The 1975, without doubt, improved upon Musgraves’s earlier performance by leaps and bounds. As the clock ticked on and the final rays of sunshine flickered out, Governors Ball came to a quiet pause. Or, more accurately, it was the calm before the storm.

Then, out of the darkness came Florence + the Machine.

Florence herself arrived barefoot, dressed in a sheer gown like a heroine from a gothic novel. Her fiery red hair swung unbound behind her. The night was dark, but not fearful; there is never room for fear in the presence of Florence. As the beat dropped, she raised her arms up to the sky as if in offering, and then, there was light — literally, it wasn’t until 30 seconds into the first song that any lights turned on at all.

The entire experience was otherworldly. Florence + the Machine always have a dreamlike style, with songs that are lyrically beautiful and complex. But to see Florence perform in person is something else entirely. She seemed almost ethereal; a wild, beautiful creature, running and dancing across the stage. Her movements sharp, then suddenly soft and flowing. With every song, every note, every word, Florence channeled the energy through her, as if her body was a mere conduit for some greater power. Take the music away, and Florence could have been a body possessed in a horror movie — not horrifying, but as if there was something else present on stage with her.

Her music, powerful and strong-willed, seemed a complement, rather than a contradiction, to Florence’s sweet, gentle personality. As she spoke for the first time to the audience, Florence gently admitted her own anxiety about speaking to such a large crowd. In response, jubilant cheers and cries of love erupted almost violently from the audience. It was like a harsh, demanding tug on your soul: No, Florence, do not apologize or be afraid! It seemed divinely unjust for a person so beautiful (both inside and out) to be humbled by the masses that often weep and whisper her name like a prayer in their darkest moments.

And really, it was as if Florence was a goddess. Every word she spoke, the audience strained to hear, catch and hold within their hearts; every request was treated like a commandment. Florence asked us to turn to one another and embrace each other — so we did. She asked us to give words of love and positivity to each other — a girl yelled in my ear that she liked my scarf, and I hugged her and waxed poetic on her earrings. Florence asked us to put away our cell phones — every screen switched off.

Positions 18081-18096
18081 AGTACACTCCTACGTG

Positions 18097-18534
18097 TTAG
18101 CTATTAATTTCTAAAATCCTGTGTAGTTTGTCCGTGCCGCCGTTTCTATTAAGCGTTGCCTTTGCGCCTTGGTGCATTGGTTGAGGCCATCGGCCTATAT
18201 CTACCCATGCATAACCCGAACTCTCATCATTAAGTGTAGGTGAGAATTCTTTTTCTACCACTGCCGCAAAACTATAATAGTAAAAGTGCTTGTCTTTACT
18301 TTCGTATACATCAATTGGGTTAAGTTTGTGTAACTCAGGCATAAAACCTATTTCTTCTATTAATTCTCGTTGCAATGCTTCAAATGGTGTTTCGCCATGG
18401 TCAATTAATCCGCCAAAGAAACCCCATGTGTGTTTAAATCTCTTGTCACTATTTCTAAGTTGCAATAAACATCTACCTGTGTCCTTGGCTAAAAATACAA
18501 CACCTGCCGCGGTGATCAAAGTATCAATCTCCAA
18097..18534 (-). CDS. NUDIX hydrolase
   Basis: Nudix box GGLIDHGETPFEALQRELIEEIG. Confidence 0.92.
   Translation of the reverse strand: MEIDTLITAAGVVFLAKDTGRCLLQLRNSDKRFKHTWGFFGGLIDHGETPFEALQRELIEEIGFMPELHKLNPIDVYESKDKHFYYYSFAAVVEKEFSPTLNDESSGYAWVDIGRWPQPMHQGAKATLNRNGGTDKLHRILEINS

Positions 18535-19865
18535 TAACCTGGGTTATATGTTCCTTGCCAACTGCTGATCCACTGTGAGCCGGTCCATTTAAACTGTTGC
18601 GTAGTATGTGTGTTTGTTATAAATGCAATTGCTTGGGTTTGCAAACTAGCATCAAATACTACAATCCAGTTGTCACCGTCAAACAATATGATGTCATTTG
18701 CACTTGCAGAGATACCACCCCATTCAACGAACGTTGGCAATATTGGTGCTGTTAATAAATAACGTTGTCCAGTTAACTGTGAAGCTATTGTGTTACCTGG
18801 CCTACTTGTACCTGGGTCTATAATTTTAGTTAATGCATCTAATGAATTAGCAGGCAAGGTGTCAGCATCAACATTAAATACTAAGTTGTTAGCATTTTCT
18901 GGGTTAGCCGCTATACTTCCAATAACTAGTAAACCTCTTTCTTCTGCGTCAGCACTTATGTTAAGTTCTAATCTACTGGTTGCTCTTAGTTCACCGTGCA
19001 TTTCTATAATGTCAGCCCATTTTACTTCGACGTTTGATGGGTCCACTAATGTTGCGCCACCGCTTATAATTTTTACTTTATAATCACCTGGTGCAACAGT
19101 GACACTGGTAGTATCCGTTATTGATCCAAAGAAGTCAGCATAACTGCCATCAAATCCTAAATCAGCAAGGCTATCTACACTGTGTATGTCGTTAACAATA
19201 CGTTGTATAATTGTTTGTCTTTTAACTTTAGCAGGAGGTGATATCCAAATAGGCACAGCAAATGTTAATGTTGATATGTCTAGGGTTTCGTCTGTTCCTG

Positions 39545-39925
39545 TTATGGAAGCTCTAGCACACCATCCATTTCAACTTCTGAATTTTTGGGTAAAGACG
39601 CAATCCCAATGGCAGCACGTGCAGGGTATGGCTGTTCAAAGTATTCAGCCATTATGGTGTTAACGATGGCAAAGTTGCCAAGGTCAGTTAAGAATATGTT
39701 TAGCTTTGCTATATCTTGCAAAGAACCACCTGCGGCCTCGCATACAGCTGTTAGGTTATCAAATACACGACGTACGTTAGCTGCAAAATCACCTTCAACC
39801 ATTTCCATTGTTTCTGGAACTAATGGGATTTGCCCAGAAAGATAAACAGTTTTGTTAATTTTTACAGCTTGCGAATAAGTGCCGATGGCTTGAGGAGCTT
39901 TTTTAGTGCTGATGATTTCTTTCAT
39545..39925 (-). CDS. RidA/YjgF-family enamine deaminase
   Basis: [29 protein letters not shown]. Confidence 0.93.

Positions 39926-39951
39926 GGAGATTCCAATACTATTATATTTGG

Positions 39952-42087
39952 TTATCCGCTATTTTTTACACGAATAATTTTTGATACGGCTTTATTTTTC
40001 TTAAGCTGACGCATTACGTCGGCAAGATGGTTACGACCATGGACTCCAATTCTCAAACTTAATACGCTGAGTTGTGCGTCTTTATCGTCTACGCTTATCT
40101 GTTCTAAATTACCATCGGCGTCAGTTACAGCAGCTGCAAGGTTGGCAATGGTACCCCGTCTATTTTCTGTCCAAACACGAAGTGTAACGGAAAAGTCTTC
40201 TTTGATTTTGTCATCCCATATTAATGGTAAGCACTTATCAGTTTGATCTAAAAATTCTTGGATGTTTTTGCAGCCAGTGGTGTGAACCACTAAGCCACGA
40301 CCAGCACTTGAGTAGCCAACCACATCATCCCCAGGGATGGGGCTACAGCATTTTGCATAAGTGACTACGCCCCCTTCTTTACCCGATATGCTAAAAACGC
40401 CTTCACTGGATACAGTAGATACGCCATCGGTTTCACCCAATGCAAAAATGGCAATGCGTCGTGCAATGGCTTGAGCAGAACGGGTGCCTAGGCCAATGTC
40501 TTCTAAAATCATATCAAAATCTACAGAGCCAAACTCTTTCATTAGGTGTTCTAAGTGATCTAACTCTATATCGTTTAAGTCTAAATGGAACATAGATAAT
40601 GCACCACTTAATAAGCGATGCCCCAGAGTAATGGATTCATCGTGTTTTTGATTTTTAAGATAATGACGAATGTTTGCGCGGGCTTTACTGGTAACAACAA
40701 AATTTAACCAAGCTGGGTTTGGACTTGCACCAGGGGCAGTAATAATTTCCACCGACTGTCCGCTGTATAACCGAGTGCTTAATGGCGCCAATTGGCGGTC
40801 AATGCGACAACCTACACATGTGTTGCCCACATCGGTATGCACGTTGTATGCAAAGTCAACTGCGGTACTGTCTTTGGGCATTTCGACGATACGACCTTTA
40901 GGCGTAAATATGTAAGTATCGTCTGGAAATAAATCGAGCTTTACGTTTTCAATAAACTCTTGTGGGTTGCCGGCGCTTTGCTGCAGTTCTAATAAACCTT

The magnificence of Florence + the Machine was a combination of evocative music and a powerful stage presence. Audiences react and take their cues from the artists on stage; an engaging artist makes for an engaging performance. Florence, more so than Musgraves or The 1975, gave herself utterly and completely to the moment, to the music. Her scant dress and bare feet heightened the connection between musician and audience member. It was as if Florence rooted herself to the stage, to the very ground. It was watching Florence on the jumbo screen kiss the forehead of a young man at the front of the crowd; desperately clasp hands with the arms that reached out to touch her; sing among the audience with a flower-crown a fan gave her that made Florence seem both larger-than-life, but also closer and more intimate than any artist before.

Florence told the audience that she wanted everyone there to share and indulge in an experience. She wanted to create something that would stay with us — with her — and mark the moment. Together, we did. No one who cheered for an encore at near-midnight will ever forget the evening of Saturday, June 1, 2019, spent sweaty, tired and cramped on Randall’s Island, awaiting that moment we would never forget. The moment we would tell our friends, our family and maybe one day our children, grandchildren and nurses at the senior living facility.